I. Proper function isn't necessary for knowledge: Greco's counterexample
John Greco points out that there are actual cases of people with certain sorts of brain lesions that enhance their memory abilities. If so, then we have cases of knowledge without proper function, in which case proper function isn't necessary for knowledge.
II. Proper Function isn't sufficient for knowledge: Lehrer's counterexample
Keith Lehrer has applied his famous "Truetemp" thought experiment to Plantinga's proper functionalist account of knowledge. According to the thought experiment, physicians anesthetize a patient and implant a device in his head (unbeknownst to the patient) that causes him to reliably form very precise beliefs about the outside temperature. However, Truetemp has no special inner phenomenology associated with the beliefs; nor has he had occasion to check the reliability of his temperature beliefs (say, with a thermometer). Rather, Truetemp just finds himself having these beliefs some time after the operation (and again, he has no idea that the doctors installed the device in his head). So according to the thought experiment, we have a cognitive faculty that, when functioning properly, reliably produces firm and unwavering true beliefs when in epistemically congenial environments. Intuitively, though, Truetemp's beliefs don't count as knowledge. If so, then we have a case of proper function without knowledge, in which case proper function isn't sufficient for knowledge.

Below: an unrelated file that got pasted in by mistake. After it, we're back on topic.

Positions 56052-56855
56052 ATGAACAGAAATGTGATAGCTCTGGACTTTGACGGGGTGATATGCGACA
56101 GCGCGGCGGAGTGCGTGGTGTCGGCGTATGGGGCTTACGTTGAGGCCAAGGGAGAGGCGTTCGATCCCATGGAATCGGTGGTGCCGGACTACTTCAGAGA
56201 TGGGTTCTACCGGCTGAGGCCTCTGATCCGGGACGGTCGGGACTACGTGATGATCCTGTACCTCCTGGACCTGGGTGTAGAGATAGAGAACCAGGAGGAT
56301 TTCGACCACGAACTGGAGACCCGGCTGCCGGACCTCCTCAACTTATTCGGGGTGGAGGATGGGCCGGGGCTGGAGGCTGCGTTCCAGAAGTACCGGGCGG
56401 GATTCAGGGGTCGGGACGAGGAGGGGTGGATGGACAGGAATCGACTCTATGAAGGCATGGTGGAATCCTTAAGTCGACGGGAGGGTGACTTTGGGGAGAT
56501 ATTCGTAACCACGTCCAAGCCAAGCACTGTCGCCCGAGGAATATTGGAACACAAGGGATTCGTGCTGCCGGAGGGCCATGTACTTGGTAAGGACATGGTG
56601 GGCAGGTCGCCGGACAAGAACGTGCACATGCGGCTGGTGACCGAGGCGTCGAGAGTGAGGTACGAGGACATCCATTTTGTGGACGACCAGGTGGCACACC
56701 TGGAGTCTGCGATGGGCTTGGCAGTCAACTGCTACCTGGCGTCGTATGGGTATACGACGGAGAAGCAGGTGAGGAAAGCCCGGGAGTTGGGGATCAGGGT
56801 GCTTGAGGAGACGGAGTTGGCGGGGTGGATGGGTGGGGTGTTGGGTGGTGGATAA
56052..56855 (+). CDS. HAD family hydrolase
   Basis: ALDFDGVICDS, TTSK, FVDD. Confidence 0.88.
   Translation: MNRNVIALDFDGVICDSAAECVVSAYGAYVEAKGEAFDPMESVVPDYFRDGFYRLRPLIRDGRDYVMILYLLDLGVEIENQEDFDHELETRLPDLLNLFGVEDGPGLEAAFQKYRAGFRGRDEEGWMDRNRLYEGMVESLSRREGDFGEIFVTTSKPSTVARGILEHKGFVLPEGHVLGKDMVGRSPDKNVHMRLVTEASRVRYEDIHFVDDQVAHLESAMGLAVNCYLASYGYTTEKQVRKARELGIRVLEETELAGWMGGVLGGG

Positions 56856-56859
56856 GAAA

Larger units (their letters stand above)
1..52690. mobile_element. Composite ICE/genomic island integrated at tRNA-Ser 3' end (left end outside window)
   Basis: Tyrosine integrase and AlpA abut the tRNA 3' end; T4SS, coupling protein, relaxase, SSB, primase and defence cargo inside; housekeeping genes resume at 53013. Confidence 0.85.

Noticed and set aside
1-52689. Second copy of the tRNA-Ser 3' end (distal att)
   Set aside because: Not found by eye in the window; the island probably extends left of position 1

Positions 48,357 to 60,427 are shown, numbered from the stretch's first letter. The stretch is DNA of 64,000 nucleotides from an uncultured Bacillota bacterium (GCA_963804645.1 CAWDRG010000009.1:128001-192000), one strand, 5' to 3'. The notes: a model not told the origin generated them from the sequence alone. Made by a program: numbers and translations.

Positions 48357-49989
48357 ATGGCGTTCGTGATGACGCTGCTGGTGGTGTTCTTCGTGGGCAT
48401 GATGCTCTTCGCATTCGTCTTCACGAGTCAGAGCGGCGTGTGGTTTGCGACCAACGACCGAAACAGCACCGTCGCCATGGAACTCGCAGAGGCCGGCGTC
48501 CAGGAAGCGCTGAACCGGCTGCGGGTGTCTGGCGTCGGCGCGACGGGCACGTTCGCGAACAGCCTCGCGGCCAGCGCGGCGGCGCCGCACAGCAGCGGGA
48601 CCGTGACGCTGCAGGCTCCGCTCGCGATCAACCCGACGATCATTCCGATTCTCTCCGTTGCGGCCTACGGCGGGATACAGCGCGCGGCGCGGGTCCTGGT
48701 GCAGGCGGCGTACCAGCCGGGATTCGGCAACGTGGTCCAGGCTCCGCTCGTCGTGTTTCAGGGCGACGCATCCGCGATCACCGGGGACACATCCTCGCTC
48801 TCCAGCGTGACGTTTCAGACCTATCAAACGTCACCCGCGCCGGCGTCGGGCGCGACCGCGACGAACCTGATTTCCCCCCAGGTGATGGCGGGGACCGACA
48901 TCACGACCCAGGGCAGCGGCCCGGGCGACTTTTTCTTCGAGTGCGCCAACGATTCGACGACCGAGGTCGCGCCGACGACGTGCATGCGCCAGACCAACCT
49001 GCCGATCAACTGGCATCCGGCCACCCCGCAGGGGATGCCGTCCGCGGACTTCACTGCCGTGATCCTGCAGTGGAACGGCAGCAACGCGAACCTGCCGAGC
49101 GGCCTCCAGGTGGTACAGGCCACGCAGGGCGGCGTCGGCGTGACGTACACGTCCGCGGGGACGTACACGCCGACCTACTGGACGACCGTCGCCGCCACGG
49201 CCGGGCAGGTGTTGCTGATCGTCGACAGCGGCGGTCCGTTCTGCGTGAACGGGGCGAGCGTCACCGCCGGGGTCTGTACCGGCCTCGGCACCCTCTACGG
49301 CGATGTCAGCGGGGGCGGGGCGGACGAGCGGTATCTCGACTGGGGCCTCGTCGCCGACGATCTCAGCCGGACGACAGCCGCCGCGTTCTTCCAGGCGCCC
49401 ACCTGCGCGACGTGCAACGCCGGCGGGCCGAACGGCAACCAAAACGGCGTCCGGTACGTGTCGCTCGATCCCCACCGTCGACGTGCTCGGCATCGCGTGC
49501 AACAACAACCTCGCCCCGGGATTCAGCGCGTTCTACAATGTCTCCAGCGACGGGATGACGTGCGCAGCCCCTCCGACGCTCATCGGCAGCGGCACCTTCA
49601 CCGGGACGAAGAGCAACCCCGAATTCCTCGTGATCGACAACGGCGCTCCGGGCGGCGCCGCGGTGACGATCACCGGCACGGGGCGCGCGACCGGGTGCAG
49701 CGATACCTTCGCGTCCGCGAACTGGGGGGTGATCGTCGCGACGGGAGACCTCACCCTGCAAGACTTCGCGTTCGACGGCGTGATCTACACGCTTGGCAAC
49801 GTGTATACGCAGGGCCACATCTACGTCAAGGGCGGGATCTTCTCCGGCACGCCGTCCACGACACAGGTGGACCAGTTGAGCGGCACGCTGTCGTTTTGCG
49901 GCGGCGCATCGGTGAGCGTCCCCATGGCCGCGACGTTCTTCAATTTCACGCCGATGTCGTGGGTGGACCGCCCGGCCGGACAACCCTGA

Greco, J. 2003. “Virtue and Luck, Epistemic and Otherwise,” Metaphilosophy 34:3, 353-66.
 See Lehrer's chapter in Warrant in Contemporary Epistemology, especially pp. 32-33.
Review of Draper and Schellenberg (eds.), <I>Renewing Philosophy of Religion: Exploratory Essays</I>
Adam Green reviews the book for NDPR.
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